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Published Opinions:

  • Lydig Construction, Inc. v. Martinez Steel Corporation

    (2015) 234 Cal.App.4th 937, 184 Cal.Rptr.3d 329

    Attorneys: Richard Wittbrodt, Sara Kornblatt

    In a case of first impression in California, the Court of Appeal held that, as a matter of law, a defendant opposing a writ of attachment is required to establish the probable validity of its cross-claim in order to obtain the offset permitted by Code of Civil Procedure section 483.015.

  • Oxbow Carbon & Minerals, LLC v. Department of Industrial Relations

    194 Cal.App.4th 538 (2011)

    Attorney: Gary Scalabrini

    Oxbow Carbon & Minerals, LLC, appealed from a judgment denying its petition for writ of mandate. The petition for writ of mandate followed an adverse administrative ruling by respondents State of California, Department of Industrial Relations (Department or DIR), and its director, John C. Duncan (Director). The Director found that work performed under two separate contracts constituted “public works” pursuant to Labor Code section 1720 because the work was paid for in part out of public funds, and it was therefore subject to California’s prevailing wage law. The trial court agreed, and the appellate court affirmed.

  • MW Erectors, Inc. v. Niederhauser Ornamental and Metal Works Company Inc., et al.

    36 Cal.4th 412, 30 Cal.Rptr.3d 755 (2006)

    Attorneys: Richard Wittbrodt

    California State Supreme Court held for our client MW Erectors that even though it was not licensed at the time it entered into one of two contracts for the installation of certain metal and steel on a private project, it was not prevented from seeking compensation under that contract since it was properly licensed at the time it began work and thus, Business & Professions Code section 7031(a) was not applicable.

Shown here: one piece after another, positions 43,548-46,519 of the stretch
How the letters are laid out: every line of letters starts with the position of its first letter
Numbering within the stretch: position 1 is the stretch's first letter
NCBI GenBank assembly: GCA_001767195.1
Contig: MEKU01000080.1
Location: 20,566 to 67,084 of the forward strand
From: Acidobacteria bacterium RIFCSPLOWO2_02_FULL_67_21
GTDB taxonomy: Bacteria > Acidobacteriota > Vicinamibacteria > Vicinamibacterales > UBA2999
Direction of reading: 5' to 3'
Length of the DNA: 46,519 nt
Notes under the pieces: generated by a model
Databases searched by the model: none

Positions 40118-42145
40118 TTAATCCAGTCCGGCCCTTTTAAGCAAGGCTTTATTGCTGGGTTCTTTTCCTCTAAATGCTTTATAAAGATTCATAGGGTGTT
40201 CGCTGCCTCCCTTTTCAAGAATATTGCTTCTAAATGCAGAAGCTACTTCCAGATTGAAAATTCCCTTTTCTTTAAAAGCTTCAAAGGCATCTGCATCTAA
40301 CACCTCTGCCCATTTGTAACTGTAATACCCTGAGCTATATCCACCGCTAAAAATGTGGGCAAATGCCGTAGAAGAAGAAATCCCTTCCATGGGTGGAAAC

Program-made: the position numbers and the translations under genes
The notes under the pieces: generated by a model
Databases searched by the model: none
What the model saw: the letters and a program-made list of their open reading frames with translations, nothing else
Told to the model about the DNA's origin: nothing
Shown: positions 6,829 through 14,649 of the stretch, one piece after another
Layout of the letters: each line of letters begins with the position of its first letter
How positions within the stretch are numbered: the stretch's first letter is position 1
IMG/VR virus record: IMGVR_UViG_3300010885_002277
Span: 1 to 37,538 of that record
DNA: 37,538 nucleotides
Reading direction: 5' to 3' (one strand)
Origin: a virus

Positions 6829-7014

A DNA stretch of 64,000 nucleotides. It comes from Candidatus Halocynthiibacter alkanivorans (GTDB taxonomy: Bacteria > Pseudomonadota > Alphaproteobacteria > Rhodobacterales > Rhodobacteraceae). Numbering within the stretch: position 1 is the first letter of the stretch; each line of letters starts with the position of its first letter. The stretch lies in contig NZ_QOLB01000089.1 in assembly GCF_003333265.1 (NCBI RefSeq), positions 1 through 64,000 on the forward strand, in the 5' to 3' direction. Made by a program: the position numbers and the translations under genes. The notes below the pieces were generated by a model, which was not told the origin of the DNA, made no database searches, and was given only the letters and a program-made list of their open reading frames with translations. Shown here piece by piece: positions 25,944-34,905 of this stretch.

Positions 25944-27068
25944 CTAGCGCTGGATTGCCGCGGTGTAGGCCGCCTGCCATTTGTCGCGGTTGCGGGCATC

• State Drywall, Inc. v. Rhodes Design & Development

    127 P.3d 1082 (Nev.Sup.Ct. 2006)

    Attorney: Ron Sofen

    This breach of contract action determined that plaintiff is entitled to prejudgment interest on money paid under the contract during a pending collection suit, even though that payment is not included in the principal amount of the subsequent judgment. For purposes of determining cost-shifting under NRCP 68(g) and NRS 17.115(5), the court concluded that pre-offer prejudgment interest must be computed on payments made during the pendency of the suit and added to the actual judgment when it is compared to the offer of judgment despite the offer’s silence on the inclusion of interest.

  • In re Kaypro (Arrow Electronics, Inc. v. Justus)

    218 F.3d 1070 (9thCir. 2000)

    Attorney: Gary Scalabrini

    Consolidated appeals from orders of the Ninth Circuit Bankruptcy Appellate Panel (“BAP”), the court was asked to decide whether the United States Bankruptcy Court for the Southern District of California erred in determining that certain payments made to two of the debtor’s suppliers were avoidable under 11 U.S.C. S 547(b) as preferential transfers. The bankruptcy court ruled that the ordinary course of business exception, under 11 U.S.C. S 547(c)(2), did not apply as a matter of law to debt restructuring agreements, and granted partial summary judgment on that basis. The BAP disagreed, holding that the issue of whether payments under a restructuring agreement are made in the ordinary course of business is a question of fact that depends on the parties’ dealings and industry practice. The BAP nevertheless affirmed the partial summary judgment rulings on the basis that the evidence of record failed to raise a triable issue. The appellate court held the evidence was sufficient to create genuine issues of material fact as to whether the challenged payments qualified under the ordinary course of business exception, and therefore reversed and remanded the matter for a trial on that issue. In all other respects -the use of a fact-dependent test, the sufficiency of the evidence to show the debtor’s insolvency, and the propriety of the bankruptcy court’s having granted a motion for reconsideration on the statute of limitations issue the appellate court affirmed the BAP’s rulings.